So, Savannah decides to end it — taking the great leap back into the single life. “I think that is a very powerful and common story,” says McMillan. “It’s like Scarlett Johansson and Ryan Reynolds — they really did love each other, and there were apparently no third parties involved, but they just couldn’t make it work. At a certain point, you just have to vote for your own happiness. Savannah is 51 and aware that she might spend the entire rest of her life single. But that’s a chance she’s willing to take.”

McMillan spent most of her life as a single mother to her son Solomon, now 26 and living as a musician in Memphis, TN after graduating from Stanford. Did she give him any advice about dating and romance? “Of course!” she chuckles. “When he was going to college, I wrote him a letter and reiterated it when he was pulling out of the driveway. I told him: You’re going to have a lot of opportunities to do a lot of things with a lot of different girls. Don’t play games. Respect them. If you want to sleep with them and that’s all you want, be upfront with them. Very often, it can be OK — they might just want the same thing from you! Women have needs, too. They just aren’t as obvious as men’s when they get up in the morning.” She laughs uproariously, and then gets serious: “I also told him, do not lie to them, because if you do, it says a lot about you — and none of it’s good. Treat them the way you’d like to be treated. This is not a power play here — you’re dealing with people’s lives here, and some hearts stay broken!”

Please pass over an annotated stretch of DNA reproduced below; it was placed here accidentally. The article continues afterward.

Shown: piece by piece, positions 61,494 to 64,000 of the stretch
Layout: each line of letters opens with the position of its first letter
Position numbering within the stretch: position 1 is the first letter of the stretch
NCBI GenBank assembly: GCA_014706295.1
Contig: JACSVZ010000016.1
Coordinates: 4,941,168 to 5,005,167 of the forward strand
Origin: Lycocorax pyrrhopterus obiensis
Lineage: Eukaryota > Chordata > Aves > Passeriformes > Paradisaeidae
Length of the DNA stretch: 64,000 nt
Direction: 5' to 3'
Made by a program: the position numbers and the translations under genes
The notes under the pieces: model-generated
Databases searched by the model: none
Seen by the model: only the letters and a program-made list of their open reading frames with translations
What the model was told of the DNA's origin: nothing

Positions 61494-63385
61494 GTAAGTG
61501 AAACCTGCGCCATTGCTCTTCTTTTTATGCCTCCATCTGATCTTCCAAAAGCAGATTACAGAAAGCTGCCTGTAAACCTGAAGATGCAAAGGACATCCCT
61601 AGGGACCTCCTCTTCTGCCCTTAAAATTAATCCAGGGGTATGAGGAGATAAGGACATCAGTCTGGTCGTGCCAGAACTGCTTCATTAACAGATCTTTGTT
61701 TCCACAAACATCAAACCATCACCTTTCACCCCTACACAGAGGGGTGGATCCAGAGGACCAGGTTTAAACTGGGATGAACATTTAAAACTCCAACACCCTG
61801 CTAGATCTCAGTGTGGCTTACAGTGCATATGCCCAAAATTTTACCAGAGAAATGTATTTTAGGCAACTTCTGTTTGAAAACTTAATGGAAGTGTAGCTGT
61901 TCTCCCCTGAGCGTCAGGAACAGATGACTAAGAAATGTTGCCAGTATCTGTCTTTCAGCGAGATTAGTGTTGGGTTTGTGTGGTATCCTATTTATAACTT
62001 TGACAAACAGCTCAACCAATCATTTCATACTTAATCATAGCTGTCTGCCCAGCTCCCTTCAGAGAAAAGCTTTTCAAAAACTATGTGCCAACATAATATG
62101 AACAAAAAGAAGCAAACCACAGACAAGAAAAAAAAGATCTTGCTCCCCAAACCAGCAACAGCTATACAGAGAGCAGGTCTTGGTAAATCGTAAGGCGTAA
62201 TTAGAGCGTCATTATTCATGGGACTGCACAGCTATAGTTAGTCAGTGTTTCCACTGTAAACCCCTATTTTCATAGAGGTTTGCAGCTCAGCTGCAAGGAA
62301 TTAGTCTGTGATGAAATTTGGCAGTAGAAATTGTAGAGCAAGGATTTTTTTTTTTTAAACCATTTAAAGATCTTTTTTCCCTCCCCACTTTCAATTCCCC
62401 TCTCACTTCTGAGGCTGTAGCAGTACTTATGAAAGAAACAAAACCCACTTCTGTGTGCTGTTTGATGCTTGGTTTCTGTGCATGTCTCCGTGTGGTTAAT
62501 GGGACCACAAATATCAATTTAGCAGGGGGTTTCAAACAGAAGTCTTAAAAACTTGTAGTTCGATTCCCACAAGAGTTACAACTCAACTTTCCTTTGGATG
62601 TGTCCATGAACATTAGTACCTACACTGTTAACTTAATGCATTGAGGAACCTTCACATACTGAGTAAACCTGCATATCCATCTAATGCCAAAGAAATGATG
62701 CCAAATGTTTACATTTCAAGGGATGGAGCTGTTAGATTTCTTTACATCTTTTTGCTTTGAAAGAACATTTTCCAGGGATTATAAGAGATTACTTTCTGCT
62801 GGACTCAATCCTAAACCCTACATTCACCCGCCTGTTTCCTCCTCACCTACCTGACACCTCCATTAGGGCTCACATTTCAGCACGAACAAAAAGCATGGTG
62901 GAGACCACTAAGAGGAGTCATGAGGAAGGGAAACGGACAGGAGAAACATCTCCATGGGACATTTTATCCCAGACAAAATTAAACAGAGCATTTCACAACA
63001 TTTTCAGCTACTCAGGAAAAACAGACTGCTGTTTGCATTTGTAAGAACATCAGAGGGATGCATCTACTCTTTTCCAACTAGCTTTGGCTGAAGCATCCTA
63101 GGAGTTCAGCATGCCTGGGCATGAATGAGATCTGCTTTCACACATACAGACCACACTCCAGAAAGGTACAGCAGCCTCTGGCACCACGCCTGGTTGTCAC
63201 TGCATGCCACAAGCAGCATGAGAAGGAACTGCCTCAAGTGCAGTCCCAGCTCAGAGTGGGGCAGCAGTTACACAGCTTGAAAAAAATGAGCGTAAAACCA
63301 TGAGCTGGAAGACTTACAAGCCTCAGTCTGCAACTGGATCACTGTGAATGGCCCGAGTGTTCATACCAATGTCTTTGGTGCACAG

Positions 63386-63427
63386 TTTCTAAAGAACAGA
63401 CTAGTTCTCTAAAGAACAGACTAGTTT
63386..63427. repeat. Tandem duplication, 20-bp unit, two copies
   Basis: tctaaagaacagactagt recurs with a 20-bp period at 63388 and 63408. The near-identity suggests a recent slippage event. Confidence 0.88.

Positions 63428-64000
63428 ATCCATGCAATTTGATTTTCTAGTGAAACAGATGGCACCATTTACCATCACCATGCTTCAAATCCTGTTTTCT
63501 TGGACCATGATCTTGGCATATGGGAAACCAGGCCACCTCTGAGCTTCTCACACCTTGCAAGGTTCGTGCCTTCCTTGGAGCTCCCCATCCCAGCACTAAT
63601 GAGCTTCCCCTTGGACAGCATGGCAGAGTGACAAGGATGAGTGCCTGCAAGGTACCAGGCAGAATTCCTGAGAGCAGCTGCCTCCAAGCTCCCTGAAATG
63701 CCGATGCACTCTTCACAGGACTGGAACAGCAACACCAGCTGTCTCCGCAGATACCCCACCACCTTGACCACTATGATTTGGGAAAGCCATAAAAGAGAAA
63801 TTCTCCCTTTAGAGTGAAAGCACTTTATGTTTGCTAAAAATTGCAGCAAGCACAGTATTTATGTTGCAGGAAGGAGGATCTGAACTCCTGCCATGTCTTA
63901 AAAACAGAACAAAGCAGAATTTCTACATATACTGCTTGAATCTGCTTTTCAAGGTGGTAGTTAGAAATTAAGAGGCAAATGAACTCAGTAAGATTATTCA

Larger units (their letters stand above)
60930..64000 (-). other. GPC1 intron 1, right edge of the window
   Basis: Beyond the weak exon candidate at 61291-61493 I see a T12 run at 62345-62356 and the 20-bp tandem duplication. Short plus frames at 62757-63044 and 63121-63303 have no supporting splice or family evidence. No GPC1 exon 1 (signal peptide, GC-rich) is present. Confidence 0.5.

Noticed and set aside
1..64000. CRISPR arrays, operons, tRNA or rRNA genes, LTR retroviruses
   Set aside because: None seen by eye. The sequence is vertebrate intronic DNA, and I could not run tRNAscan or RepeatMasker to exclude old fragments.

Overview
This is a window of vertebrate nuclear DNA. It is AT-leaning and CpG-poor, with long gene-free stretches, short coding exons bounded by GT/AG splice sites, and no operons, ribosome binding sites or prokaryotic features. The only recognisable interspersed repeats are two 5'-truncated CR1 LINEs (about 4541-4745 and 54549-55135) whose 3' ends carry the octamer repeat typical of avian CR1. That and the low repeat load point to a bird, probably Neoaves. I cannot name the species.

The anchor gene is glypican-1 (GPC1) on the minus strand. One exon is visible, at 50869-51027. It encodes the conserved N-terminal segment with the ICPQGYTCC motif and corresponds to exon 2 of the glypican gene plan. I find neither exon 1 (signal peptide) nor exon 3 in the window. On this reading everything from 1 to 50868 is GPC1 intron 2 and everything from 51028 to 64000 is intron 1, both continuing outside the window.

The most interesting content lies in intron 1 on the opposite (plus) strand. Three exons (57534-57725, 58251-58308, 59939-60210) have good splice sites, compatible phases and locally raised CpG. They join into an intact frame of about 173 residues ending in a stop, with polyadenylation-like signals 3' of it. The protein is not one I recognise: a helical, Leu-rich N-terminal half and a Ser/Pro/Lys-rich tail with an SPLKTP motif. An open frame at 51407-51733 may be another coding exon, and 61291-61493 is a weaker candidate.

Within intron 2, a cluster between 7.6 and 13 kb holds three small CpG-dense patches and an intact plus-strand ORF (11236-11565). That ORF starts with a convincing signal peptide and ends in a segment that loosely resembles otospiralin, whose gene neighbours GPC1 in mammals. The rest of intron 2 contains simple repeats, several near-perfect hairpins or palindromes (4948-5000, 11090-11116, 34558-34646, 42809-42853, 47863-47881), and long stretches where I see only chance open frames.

“He got it,” she says with a smile. “At least, I think he did.”

That’s good advice for any single person of any age — even the ones who live only in books.


Jane Ganahl is author of Naked on the Page: The Misadventures of My Unmarried Midlife, editor of the anthology Single Woman of a Certain Age, journalist of two decades, and codirector of San Francisco’s Litquake literary festival.